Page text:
Vatican City, 8 May 2014 (VIS) – Cardinal Secretary of State Pietro Parolin celebrated Holy Mass this morning at the Shrine of the Blessed Virgin Mary of the Holy Rosary at Pompeii, Italy, a place of Marian devotion, where on 8 May every year thousands of faithful participate in reciting the Supplication to the Virgin, a prayer composed in 1883 by Blessed Bartolo Longo, founder of the Shrine who visited St. John Paul II in 1979 and in 2003 and by Benedict XVI in 2008.
“We are in a place where charity has pitched her tent”, said the cardinal in his homily, “and has taken root as a constitutive element in a history of faith that continues to look ahead, driven by the powerful force of its humble origin: here the prayer, the chaplet of the Rosary of which the founder Bartolo Longo was an apostle, encountered a situation of an entirely different type; of poverty and neglect, injustice and oppression. Man's dignity was trampled and the poor, the last in line, were barely considered”.
Charity “has opened the doors, has thrown them wide open to hope, giving rise to a new era. No problem, no fear, no matter how strong or reasonable it may be, can drive away a hope that here is made manifest as concrete, made up of works that speak the language of a charity that transforms, constructs and renews. This remains true even though what we experience today does not protect us from trouble and distress, such as the danger of a forever-lurking violence, or the scarce and uncertain job prospects for our young people, for whom not only the current economic crisis, but also delays deep-seated and structural delays make it difficult to look to the future with serenity and confidence”.
The cardinal emphasised three important concepts which may help us to understand what the Lord wishes to say to us every day. The first is that of proclaiming our faith. The prelate mentioned Peter, who was “pulled along by Jesus into an adventure that was greater than him”, with his fears and frail humanity, but with the help of the Lord who sent the Holy Spirit to the Apostles gathered in the Cenacle, he found the strength to proclaim the Kingdom of God. He also mentioned Mary, “humble servant of the Lord and mother of our faith”. “We are all baptised and have received, in Confirmation, the gift of the Holy Spirit”, he continued. “Let us make this gift bear fruit. Let us proclaim our faith like St. Peter. Even if this costs us dearly, as it did him”.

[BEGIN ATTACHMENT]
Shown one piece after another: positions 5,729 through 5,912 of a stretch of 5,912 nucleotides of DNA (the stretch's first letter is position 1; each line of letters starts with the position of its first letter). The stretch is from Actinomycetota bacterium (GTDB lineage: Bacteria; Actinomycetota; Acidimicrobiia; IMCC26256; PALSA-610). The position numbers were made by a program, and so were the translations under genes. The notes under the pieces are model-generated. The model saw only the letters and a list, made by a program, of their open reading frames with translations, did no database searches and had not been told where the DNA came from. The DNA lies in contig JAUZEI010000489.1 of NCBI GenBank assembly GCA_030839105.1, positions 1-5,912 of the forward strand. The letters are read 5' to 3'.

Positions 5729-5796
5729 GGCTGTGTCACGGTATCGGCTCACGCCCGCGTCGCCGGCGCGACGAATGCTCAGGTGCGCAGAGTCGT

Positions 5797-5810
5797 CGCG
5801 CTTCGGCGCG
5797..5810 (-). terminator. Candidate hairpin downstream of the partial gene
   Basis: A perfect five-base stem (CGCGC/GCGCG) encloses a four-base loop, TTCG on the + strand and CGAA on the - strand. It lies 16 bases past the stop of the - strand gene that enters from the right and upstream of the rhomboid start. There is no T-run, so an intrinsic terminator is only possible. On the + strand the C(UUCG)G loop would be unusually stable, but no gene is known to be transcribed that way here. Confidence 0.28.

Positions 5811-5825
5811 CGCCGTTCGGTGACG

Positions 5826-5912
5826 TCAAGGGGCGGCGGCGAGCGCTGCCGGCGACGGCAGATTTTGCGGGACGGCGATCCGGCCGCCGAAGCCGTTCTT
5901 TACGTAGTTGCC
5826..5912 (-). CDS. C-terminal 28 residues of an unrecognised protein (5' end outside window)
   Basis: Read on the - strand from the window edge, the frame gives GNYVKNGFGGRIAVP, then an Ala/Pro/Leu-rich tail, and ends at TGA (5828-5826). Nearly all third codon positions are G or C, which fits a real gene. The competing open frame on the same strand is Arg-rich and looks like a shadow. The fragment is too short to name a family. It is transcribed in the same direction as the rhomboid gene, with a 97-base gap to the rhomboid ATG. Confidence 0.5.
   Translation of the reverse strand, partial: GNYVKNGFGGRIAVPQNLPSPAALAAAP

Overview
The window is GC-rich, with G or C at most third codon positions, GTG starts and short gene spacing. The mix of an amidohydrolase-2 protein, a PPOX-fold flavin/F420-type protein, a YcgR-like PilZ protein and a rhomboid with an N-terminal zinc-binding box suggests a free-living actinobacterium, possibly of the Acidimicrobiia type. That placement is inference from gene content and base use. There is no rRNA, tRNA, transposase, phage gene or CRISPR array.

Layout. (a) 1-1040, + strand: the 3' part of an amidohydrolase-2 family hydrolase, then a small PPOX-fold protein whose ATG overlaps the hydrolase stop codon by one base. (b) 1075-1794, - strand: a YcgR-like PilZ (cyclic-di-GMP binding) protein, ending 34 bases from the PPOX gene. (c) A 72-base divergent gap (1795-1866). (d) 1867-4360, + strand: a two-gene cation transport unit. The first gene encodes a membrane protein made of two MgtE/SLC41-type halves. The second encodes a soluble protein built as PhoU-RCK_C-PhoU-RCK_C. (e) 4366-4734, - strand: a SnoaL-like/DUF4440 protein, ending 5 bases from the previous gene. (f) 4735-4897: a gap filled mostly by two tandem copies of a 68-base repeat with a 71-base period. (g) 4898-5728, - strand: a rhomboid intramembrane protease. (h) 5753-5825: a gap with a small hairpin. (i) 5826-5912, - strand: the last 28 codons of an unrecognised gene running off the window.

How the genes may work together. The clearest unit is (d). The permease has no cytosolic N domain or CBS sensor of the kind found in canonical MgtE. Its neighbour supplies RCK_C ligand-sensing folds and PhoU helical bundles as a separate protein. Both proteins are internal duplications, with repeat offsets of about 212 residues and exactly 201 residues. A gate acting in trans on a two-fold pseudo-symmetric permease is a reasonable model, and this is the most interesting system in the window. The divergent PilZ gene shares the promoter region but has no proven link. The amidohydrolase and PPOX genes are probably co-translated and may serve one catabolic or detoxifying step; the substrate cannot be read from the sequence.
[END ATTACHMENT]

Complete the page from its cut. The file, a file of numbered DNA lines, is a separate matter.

The second concept is to put our faith into practice – that is, to love our neighbour. “It is precisely this that is at the heart of our faith. This is the revolution Jesus brought. Mutual love is the commandment he gave to his followers before dying, defining it as 'his' and 'new'. It is, therefore, the very essence of his teaching”. The cardinal explained that the name “New” Pompeii indicated not only the temporal distance between the ancient and splendid excavated city, but also the territory of the desolate Valley that Bartolo Longo encountered, and made the starting point for a “new beginning”. The founder was aware of the need to put faith into practice, and made the prayer of the Rosary the central pillar of the Shrine, a “house of the faith and hope of a new people”.
Being a light for the world – mission – was the final concept set forth by the secretary of State, who emphasised that, as exhorted by Pope Francis, “we must bring this light, this truth to the world, to bear witness to it and to proclaim it to all, and do so with joy”. To put these concepts into effect, Cardinal Parolin encouraged those present to look to Mary “who welcomed the gift that God gave her and brought it into the world. In the Magnificat, she professed her faith, living at the same time the concrete love for her brethren. She followed Jesus to the end, below the Cross, as his Stabat, living witness of the light of faith, and even today she continues to give to her children”.
The Cardinal concluded, “let us entrust to Mary … all our worries, our anxieties, our needs. Let us pray for the Church, for Pope Francis … for the whole world, and for peace. May the Child we see on Mary's lap and the mystical crown we see in her hand inspire in us the confidence that we will be heard”.